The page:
The number of women choosing surgical breast implants for cosmetic reasons is skyrocketing, leading researchers and clinicians to wonder whether the implants affect the results of mammography screening and thereby increase a woman's risk of dying from breast cancer.
The implants appear as a solid white mass on radiographic film, obscuring some breast tissue.
In the first major effort to address this question, researchers -- led by UCSF Comprehensive Cancer Center member Karla Kerlikowske, MD
, and statistician Diana Miglioretti, PhD, from the Group Health Cooperative's Center for Health Studies in Seattle -- used an extensive database containing mammogram results from 1.7 million women. The mammograms were collected from seven regional mammography registries across the United States. The researchers found 137 women with implants who had breast cancer, and matched them by age and other characteristics with 685 women without implants who had breast cancer.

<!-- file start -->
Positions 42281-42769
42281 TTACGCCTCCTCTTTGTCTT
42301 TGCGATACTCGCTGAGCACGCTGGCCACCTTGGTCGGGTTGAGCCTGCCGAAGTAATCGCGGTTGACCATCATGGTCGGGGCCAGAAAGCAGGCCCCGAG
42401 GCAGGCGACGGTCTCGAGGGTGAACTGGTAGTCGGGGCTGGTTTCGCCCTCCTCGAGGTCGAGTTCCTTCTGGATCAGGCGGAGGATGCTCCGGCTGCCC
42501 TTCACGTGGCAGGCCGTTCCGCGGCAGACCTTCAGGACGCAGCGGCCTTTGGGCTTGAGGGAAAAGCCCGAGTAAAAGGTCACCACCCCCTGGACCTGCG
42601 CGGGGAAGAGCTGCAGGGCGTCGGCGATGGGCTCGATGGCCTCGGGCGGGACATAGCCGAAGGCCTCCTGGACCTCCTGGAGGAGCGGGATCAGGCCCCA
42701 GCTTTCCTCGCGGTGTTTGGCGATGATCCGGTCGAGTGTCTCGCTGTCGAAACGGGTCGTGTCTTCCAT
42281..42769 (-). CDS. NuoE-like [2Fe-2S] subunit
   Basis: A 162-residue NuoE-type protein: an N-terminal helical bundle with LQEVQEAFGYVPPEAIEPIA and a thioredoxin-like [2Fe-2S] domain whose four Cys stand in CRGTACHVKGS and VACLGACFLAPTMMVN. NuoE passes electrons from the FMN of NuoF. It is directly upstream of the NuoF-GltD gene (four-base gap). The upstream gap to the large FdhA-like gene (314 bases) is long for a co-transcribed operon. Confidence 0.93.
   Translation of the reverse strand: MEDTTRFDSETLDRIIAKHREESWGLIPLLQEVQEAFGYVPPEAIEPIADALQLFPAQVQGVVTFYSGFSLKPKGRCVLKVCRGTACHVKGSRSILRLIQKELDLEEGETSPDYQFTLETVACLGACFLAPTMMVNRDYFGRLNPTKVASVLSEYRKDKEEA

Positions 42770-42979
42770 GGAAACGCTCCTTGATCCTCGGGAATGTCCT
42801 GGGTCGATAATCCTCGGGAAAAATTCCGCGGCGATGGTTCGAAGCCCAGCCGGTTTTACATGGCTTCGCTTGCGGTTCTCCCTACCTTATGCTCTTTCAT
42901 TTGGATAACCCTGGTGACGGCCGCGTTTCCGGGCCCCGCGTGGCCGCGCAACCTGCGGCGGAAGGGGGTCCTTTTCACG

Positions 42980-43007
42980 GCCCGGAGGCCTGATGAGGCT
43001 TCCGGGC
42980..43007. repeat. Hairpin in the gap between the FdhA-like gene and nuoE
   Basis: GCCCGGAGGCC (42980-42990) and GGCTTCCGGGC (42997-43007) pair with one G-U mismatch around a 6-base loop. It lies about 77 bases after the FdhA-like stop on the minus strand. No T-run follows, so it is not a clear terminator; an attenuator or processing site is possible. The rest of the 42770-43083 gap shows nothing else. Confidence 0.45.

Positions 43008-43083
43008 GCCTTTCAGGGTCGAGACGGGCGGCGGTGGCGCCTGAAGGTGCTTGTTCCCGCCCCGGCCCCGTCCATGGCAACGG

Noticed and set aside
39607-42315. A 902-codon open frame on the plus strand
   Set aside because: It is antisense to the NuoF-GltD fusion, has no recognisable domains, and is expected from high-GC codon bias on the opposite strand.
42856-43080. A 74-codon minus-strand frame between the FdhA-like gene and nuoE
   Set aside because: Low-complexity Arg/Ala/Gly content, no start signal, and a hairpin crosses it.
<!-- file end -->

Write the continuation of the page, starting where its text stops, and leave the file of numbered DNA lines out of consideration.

The researchers found that screening mammography failed to reveal 55 percent of breast cancers in women with implants, versus 37 percent among women without implants (JAMA, January 28, 2004, pp. 442-450). Although mammography performed worse for women with implants, both failure rates are high. This is because women with implants are younger on average than the greater population of women who undergo screening. Younger women have denser breasts -- making tumors harder to see on mammograms -- and tumors that occur in younger women commonly grow faster and may become diagnosed clinically after a normal result on a screening mammography examination.
Read more at Jeffrey Norris, UCSF Publications / UCSF Today